Pry the stem off the end and with a toothpick or two attach it as a handle for the lid.

2, Hostess Gift. Cut the butt end off about seven inches. Gut making a bowl. Fill with potting soil and plant a small plant (basil is a great gift for the hostess who loves to cook). Recipient can keep it in her kitchen or if you plant an outdoor perennial she can plant it (squash container and all) after it’s through blooming.





3. Skinny Jack-O-Lantern Use an orange zucchini to match the pumpkin jack-o-

lanterns. It’s very funny to see a plump pumpkin next to a tall and skinny zucchini.







4. Centerpiece If you happen to have a zucchini that’s curved, it’ll make a very nice swan centerpiece.


5. Canoe In the same way you cut a lid out of a zucchini lengthwise to make a serving dish, this time just use the bottom and gut it. Fill it with food for birds and fish and send it off down a river or creek. 


6. Vase You can make various sizes of vases depending on how far from the end you cut. When I made a zucchini jack-o-lantern, I just used the top half after I made a vase with the lower half. The vase holds water and the center makes it easy to arrange a group of flowers.

PEGGY GRODINSKY wrote a delightful article entitled “Alone in the kitchen with a (very, very, VERY large) zucchini” and in it she said,  “One generous, giving and this much maligned vegetable provisioned me in sweets and savory food, breakfast and dinner, side dishes, beverages, condiments and main courses for an entire week. Not bad for a vegetable whose habit of bulking up has been the butt of kitchen and garden jokes for as long as I can remember. And probably a lot longer than that.”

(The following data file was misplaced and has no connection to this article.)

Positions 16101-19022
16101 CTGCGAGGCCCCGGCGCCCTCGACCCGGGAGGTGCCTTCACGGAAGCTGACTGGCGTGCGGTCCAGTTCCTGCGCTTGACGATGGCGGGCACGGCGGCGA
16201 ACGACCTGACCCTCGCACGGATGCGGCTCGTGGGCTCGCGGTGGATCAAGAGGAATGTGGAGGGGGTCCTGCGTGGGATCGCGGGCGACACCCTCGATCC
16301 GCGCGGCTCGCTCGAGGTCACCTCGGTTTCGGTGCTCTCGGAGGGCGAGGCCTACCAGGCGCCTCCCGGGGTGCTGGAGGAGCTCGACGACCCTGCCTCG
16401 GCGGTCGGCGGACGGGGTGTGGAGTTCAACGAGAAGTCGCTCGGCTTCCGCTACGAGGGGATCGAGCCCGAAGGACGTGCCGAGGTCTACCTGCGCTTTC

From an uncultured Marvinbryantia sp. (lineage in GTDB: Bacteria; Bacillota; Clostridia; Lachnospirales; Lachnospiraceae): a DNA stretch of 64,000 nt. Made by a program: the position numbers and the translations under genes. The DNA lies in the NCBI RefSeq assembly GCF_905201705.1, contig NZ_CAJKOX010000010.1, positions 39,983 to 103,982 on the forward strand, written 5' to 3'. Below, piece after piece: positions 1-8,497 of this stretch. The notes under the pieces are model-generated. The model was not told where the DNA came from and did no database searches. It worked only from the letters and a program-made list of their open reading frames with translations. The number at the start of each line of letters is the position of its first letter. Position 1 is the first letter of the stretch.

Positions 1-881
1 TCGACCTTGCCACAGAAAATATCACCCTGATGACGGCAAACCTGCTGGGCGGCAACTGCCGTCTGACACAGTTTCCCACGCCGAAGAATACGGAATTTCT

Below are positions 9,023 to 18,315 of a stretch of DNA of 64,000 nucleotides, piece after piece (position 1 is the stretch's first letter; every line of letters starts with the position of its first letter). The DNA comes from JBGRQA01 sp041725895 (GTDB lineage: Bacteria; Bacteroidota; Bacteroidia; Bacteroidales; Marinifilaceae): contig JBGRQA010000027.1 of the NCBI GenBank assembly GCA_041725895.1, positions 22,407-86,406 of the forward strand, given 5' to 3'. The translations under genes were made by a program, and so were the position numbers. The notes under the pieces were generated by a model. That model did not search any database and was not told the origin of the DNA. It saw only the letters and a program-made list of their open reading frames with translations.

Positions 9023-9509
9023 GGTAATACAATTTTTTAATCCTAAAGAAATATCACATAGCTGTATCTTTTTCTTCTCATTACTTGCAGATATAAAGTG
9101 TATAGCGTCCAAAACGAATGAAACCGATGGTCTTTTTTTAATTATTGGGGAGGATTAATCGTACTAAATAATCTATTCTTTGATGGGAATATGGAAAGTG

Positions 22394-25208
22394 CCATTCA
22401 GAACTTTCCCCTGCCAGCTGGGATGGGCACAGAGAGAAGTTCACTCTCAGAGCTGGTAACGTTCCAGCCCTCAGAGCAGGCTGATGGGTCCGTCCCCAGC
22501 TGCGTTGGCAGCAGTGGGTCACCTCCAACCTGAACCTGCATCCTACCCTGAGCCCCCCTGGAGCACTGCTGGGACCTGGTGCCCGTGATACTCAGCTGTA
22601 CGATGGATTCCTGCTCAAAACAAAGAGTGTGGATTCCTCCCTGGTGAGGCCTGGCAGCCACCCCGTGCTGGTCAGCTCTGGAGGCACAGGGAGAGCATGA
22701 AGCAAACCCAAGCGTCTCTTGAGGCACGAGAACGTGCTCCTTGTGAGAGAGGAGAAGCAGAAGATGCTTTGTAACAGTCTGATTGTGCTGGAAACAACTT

The spicing is adapted from a Martha Stewart recipe for roasted pumpkin seeds. You need a large zucchini. The seeds of small zucchini are soft and juicy and will not work here.

Seeds from a giant zucchini

1/4 teaspoon ground ginger

1/4 teaspoon ground cinnamon

1/4 teaspoon ground cumin

Dash cayenne

Salt to taste (about half teaspoon)

1 tablespoon sugar, or more to taste

Extra-virgin olive oil

To remove the seeds from your giant zucchini, scrape out the fleshy, seed-riddled center portion of the vegetable with a melon baller. Separate the large, woody seeds from the flesh. Soak in a bowl of water for a few minutes to remove more of the flesh and strings. Bring salted water to a boil, add the seeds, simmer for 10 minutes, drain.

Preheat the oven to 250 F. Spread the drained (but still wet) seeds on a baking sheet. Bake them for about 15 minutes until they are somewhat dry.

Meanwhile, combine the spices, salt and sugar. When the seeds are no longer soaked, remove them from the oven.

Turn the oven up to 325 F. Drizzle – but don’t douse – the seeds with olive oil to coat, sprinkle the seeds with the spice mixture (you may not need all of it) and mix thoroughly. Bake for about 15 minutes until the seeds are nice and toasty, stirring occasionally. Watch carefully as they can burn easily.

Remove from the oven and cool; they will get crispier as they cool. Store the treat in a sealed container (if you can manage not to snack on them all immediately).

GOOD NEWS!! "Sidetracked Home Executives: from pigpen to paradise" is now available on Kindle! It has been unavailable for several weeks due to some technical problems that had to be solved. My bonus son Eric (MIT grad, technical wizzard AND a wonderful man) has been fixing those problems for us and we just learned it's back on the market! Thank you Eric! To get your Kindle book, just click on the cover.new cover of SHE book.jpg